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MAJURO, Marshall Islands (Marianas Variety, Mar. 26) - The Marshall Islands’ most serious drought in five years didn’t get under way until February and weather forecasters say that the current El Niño is already weakening and weather conditions are moving back to normal. That’s the good news.

The bad news is that some effects of El Niño — drought in Micronesia — occur during the year after El Niño, reports University of Guam and University of Hawaii El Niño watch programs.

Water usage in Majuro is currently being rationed to just three days per week, with further rationing planned if the island’s reservoir level drops below 15 million gallons.

Weather conditions in January and February showed that warmer than usual sea surface temperatures — the hallmark of an El Niño event — were beginning to drop, the U.S. weather forecasters report. They also said that this year’s El Niño is much smaller than the 1997-98 El Niño that caused a six-month drought with virtually no rain in the Marshall Islands.

Rainfall in the Marshall Islands is predicted to start getting back to normal in the July-September period, when it is supposed to be 90-95 percent of the normal range.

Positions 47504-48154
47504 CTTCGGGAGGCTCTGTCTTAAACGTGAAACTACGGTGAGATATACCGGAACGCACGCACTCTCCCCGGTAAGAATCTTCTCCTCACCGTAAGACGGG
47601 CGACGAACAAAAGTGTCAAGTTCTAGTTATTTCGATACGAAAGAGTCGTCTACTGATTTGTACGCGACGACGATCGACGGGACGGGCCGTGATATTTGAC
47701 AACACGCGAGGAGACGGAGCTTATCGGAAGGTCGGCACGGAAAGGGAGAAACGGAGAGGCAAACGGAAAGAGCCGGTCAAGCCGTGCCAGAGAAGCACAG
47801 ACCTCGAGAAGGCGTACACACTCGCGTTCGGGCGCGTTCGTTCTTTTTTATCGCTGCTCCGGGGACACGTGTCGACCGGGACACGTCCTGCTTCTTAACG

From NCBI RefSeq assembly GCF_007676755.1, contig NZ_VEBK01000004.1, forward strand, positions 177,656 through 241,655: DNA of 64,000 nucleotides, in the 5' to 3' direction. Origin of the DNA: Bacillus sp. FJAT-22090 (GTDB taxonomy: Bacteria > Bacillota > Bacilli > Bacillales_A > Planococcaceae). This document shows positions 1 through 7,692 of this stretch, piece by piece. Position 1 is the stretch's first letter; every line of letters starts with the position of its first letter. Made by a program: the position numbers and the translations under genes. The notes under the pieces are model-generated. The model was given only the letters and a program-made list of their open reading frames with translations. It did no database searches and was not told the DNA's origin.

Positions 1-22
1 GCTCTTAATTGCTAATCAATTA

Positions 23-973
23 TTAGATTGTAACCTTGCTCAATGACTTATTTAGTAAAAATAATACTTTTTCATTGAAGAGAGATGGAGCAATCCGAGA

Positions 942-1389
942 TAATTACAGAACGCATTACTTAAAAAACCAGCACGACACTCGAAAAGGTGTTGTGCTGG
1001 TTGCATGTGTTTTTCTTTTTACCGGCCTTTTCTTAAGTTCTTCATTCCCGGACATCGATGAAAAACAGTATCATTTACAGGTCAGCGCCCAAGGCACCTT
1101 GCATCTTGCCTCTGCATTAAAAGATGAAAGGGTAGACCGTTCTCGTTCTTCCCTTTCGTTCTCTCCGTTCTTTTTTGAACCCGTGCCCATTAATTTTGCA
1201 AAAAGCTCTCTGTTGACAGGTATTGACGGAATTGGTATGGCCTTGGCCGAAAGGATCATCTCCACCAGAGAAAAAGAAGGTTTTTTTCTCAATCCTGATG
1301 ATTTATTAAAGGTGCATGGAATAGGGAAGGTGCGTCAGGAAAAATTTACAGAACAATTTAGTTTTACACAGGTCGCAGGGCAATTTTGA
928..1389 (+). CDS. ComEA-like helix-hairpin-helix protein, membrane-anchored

U.S. weather forecasters report that islands south of six degrees in the Marshall Islands are getting about 75 percent of their normal rainfall now, but that islands north of eight degrees are going to be the hardest hit by the drought, with rain expected to be 60 percent below the norm during March and April.

In Majuro, it’s been dry since Feb. 22, the last day there was more than one inch of rain. Since that time, Majuro had received only trace rainfall — less than half an inch, according to the Majuro Weather Station.

January’s 8.62 inches was just slightly above the norm, while February’s 9.90 inches was three inches more than the average. But March is showing the El Niño-inspired drought is in full swing.

Still the March total of just 0.46 inches isn’t anywhere close to a record low. The record low rainfall for the month of March was set in 1992 when just 0.15 of an inch fell.

March 26, 2003

Marianas Variety: www.mvariety.com 

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